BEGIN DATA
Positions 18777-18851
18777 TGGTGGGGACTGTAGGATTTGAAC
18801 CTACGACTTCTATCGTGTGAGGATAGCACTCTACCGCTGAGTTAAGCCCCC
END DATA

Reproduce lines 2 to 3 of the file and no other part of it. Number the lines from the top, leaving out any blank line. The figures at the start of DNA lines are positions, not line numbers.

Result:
18777 TGGTGGGGACTGTAGGATTTGAAC
18801 CTACGACTTCTATCGTGTGAGGATAGCACTCTACCGCTGAGTTAAGCCCCC